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    In both Britain and France, party funding was traditionally characterized by a laissez faire approach and a conspicuous lack of regulation. In France, this was tantamount to a 'legislative vacuum'. In the last two decades, however, both countries have sought to fundamentally reform their political finance regulation regimes. This prompted, in Britain, the Political Parties, Elections and Referendums Act 2000, and in France a bout of 'legislative incontinence' — profoundly transforming the political finance regime between 1988 and 1995. This article seeks to explore and compare the impacts of the reforms in each country in a bid to explain the unintended consequences of the alternative paths taken and the effectiveness of the new party finance regime in each country. It finds that constitutional engineering through party finance reform is a singularly inexact science, largely due to the imperfect nature of information, the limited predictability of cause and effect, and the constraining influence of non-party actors, such as the Constitutional Council in France, and the Electoral Commission in Britain

    The Brakes that Failed: Constitutional Restriction of International Agreements in France

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    Can constitutions successfully constrain the exercise of the treaty power? This article examines the French Constitution of 1958 as a case study. The founders of the Fifth Republic drafted provisions intended to protect national sovereignty, as the Gaullists understood that concept, against inroads resulting from international agreements. Looking back fifty years later, it is clear that those protective efforts did not succeed. The sequence of events by which the constraints were loosened or evaded may represent one nation\u27s particular history, but they illustrate the limited capacity of constitutional restrictions to control international commitments in the long term

    The Brakes that Failed: Constitutional Restriction of International Agreements in France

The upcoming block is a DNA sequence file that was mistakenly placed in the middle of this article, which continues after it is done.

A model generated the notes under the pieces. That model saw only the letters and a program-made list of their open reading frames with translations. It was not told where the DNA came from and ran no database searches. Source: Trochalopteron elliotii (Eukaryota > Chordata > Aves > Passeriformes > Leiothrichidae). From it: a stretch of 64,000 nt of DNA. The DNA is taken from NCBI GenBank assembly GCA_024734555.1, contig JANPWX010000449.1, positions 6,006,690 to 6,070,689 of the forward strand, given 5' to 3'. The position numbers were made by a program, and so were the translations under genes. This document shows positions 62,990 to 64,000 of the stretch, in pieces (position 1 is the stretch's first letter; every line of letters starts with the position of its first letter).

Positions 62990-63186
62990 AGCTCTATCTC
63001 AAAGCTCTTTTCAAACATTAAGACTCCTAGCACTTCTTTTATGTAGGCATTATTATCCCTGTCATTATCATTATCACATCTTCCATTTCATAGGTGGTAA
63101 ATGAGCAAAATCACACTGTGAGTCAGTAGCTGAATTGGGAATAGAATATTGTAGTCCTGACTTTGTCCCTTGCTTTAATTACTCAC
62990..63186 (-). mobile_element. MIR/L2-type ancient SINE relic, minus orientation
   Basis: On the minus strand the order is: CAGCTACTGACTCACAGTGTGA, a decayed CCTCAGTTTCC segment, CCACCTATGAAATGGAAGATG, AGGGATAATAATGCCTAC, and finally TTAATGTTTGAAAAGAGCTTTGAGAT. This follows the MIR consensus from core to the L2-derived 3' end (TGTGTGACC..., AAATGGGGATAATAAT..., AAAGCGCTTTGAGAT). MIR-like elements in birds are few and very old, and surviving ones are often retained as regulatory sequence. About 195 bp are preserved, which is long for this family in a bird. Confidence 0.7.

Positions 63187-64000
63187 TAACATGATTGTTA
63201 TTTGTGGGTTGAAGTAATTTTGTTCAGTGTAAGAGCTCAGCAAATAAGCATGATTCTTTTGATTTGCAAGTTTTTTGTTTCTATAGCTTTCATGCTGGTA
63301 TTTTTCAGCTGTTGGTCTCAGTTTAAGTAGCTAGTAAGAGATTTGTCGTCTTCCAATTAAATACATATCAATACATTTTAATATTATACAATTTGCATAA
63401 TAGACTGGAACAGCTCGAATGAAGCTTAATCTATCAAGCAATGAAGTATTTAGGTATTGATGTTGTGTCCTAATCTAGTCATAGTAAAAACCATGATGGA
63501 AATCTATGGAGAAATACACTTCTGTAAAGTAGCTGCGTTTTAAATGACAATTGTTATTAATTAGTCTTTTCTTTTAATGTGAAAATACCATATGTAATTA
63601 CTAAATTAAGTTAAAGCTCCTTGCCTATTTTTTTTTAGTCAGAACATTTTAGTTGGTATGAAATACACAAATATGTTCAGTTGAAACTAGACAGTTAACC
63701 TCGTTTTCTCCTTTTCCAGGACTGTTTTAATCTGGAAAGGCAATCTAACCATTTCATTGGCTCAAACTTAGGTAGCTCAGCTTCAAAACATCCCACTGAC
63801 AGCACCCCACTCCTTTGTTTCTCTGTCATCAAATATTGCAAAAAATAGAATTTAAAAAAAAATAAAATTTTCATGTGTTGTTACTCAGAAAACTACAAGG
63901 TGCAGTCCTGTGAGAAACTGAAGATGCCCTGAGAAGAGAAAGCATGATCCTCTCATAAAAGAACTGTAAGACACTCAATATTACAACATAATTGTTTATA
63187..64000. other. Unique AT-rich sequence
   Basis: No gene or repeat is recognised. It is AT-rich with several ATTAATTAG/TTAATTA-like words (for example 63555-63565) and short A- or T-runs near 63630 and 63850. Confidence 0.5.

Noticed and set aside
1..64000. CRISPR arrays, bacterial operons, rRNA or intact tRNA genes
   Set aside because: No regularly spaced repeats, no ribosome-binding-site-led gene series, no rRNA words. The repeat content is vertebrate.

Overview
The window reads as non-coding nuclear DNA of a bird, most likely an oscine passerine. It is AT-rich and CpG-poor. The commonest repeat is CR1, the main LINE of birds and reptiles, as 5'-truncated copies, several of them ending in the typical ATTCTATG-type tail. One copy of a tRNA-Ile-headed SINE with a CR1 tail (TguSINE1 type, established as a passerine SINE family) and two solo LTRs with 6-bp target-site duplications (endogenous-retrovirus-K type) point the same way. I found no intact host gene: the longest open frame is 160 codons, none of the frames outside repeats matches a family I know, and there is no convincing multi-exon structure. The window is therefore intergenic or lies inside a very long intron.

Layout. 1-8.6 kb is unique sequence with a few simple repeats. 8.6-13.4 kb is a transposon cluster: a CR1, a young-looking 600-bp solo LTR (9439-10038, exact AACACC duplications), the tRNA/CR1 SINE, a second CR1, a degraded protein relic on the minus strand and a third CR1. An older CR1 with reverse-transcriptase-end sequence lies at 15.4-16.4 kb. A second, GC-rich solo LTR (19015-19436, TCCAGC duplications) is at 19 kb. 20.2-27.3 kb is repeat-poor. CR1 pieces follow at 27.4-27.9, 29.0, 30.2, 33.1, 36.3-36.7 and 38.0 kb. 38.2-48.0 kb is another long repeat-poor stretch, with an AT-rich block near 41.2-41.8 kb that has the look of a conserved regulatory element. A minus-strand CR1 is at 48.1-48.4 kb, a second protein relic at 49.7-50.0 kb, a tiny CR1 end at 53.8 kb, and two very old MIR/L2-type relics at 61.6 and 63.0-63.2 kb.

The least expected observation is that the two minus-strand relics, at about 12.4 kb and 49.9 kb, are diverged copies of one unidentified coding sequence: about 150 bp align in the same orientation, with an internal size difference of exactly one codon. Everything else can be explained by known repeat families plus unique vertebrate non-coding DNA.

Get PDF
    Can constitutions successfully constrain the exercise of the treaty power? This article examines the French Constitution of 1958 as a case study. The founders of the Fifth Republic drafted provisions intended to protect national sovereignty, as the Gaullists understood that concept, against inroads resulting from international agreements. Looking back fifty years later, it is clear that those protective efforts did not succeed. The sequence of events by which the constraints were loosened or evaded may represent one nation\u27s particular history, but they illustrate the limited capacity of constitutional restrictions to control international commitments in the long term

    A Comparison of Judicial Review in Indonesian Constitutional Court and French Constitutional Council

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    One of the advances in contemporary legal and governmental ideas to arise in the 20th century was the notion of establishing a Constitutional Court. A constitutional court is a high court that focuses on constitutional law issues. Its primary authority is to rule on whether laws that are reviewed are in fact in line with constitution or not. The purpose of this study is to compare the judicial review functions and institutional aspect of the Indonesian Constitutional Court with the French Constitutional Council. It explains the distinctions and similarities between the roles of the Indonesian Constitutional Court and the French Constitutional Council as judicial entities allowed to conduct judicial reviews of statutes in accordance with the constitution. The research method employed is library research, while the research approach is a statutory approach and a comparative approach. The study shows that the Constitutional Courts in France and Indonesia have certain similarities and differences that come from the issue of court’s authority, nature of decision, complainant party, and qualification and composition of justices